Jessica Cejnar / Monday, March 16 @ 2:41 p.m.
State Recognizes Sunset's Innovative Approach to Education, Names It A Model Continuation High School
Alex Armstrong couldn’t get to the California Poetry Out Loud finals in Sacramento — due to the COVID-19 outbreak, organizers turned the event into a virtual competition.
With help from his teacher Kelly Troyna, competitor and fellow Sunset High School student Noah Kuntz, Armstrong took advantage of one of the school’s coolest features — the interpretive trail through its second-growth redwood forest.
Alex also gave an impromptu recitation to the Del Norte County Unified School District Board of Trustees on Thursday.
“Alex is totally ready,” Troyna told Trustees. “We’re going to see if we can’t take Del Norte to Sacramento.”
Del Norte County’s alternative high school has already impressed state education officials. State Superintendent of Schools included Sunset among 43 statewide recognized as Model Continuation High Schools of 2020. According to Principal Tony Fabricius, Sunset is one of only two model continuation high schools north of Sacramento. The other school is in Red Bluff, he said.
“There’s not a model school in Humboldt, Siskiyou, Trinity, Shasta, Modoc, Lassen; none of those counties,” Fabricius said. “Mendocino, Lake? No. In Southern California, they have model schools scattered all over the state and in the middle of the state they do, Bay Area, and then us.”
It’s features like the interpretive trail, second-growth redwood forest and school farm that makes Sunset High School stand out from other continuation schools, Fabricius said. This enables students, who wouldn’t have the opportunity otherwise, to raise a pig or a lamb for fair, guide field trips for 3rd and 5th-graders or cater a luncheon for Crescent City’s Noon Rotary Club.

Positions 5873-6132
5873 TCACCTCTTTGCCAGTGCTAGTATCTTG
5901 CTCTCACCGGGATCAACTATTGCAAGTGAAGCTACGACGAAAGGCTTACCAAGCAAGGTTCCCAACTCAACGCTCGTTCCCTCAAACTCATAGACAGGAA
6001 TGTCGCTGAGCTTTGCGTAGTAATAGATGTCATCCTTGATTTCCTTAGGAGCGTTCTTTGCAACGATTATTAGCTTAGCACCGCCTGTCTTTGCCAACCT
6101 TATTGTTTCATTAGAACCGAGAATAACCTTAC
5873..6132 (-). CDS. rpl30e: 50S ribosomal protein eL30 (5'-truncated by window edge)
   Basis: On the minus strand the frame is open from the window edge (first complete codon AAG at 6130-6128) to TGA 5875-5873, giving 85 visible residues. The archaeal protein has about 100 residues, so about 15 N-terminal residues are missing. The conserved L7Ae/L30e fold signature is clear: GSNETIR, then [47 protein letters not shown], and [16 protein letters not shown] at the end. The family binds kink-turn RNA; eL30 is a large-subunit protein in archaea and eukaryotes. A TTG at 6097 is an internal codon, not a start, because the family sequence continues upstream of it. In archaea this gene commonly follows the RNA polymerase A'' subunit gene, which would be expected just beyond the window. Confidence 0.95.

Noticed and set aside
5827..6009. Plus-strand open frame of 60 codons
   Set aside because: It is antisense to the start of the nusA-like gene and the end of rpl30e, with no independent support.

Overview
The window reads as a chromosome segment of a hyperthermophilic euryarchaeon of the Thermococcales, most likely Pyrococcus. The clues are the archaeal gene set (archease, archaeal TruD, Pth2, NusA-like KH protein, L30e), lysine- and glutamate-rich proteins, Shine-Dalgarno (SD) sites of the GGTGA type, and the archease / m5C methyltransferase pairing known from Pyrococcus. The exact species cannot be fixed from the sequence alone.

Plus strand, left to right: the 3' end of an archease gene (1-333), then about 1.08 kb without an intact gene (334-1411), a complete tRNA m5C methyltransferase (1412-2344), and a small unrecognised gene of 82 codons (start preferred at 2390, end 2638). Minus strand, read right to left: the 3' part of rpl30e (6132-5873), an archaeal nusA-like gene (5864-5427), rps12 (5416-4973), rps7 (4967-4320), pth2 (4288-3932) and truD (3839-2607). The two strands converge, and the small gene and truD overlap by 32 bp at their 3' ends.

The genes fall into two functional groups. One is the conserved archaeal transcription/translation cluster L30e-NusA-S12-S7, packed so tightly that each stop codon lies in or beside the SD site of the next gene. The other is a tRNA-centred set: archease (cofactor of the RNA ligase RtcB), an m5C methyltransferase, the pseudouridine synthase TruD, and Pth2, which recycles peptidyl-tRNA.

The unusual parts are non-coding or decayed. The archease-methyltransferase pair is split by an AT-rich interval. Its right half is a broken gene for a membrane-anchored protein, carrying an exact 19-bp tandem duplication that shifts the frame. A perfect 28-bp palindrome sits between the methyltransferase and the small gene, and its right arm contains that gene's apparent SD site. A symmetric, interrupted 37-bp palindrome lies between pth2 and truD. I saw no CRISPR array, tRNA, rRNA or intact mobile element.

Through the school’s Sources of Strength program, Sunset High School teens are also mentors for students in grades sixth through eighth at Redwood School and Crescent Elk Middle School, Fabricius said.
“This is something our kids would never have done had they not come to Sunset,” Fabicius said.
Providing a high school diploma program for students 16-18, who are at risk of not completing their education, model continuation high schools are selected based on assessments and data. The process also includes a peer review panel and an on-site visit, according to the California Department of Education. Sunset High School received its on-site visit in October.
Sunset and the 42 other schools recognized as model continuation high schools will retain that status for three years and will be celebrated at the 2020 California Continuation Education Association Conference in San Diego in May, according to the CDE.
Part of the criteria to be a model continuation school is a low student-to-teacher ratio of 15 students to one instructor, Fabricius said. DNUSD enacted a school board policy that the student-to-teacher ratio would be 15-to-1, not to exceed 20-to-1.
In Del Norte County, Fabricius said Sunset High School has had to overcome perceptions of being “that school.” He said he and his staff worked hard to challenge that perception. While his students don’t score high on standardized tests or stand out at Del Norte High School, they come to Sunset and shine in other ways, Fabricius said.
“We get our students involved, participating, and give them opportunities in so many activities and events and ways that they wouldn’t necessarily have gotten at another place,” he said.
Another part of the criteria for being a model school is to show other educators how you do things, Fabricius said. He noted that Sunset is unique for continuation high schools, which are usually small, often consisting of portable classrooms near the comprehensive school.
“We are five miles out of town,” he said. “When you come out here, it is another culture. You’re not just a classroom off the side of Del Norte High School. We’re our own entity out here.”
At Thursday’s school board meeting, after Alex recited John McCrea’s “In Flanders Fields,” he received congratulations from trustees. Board President Frank Magarino, especially, praised Alex and Noah for their academic risk-taking and achievement.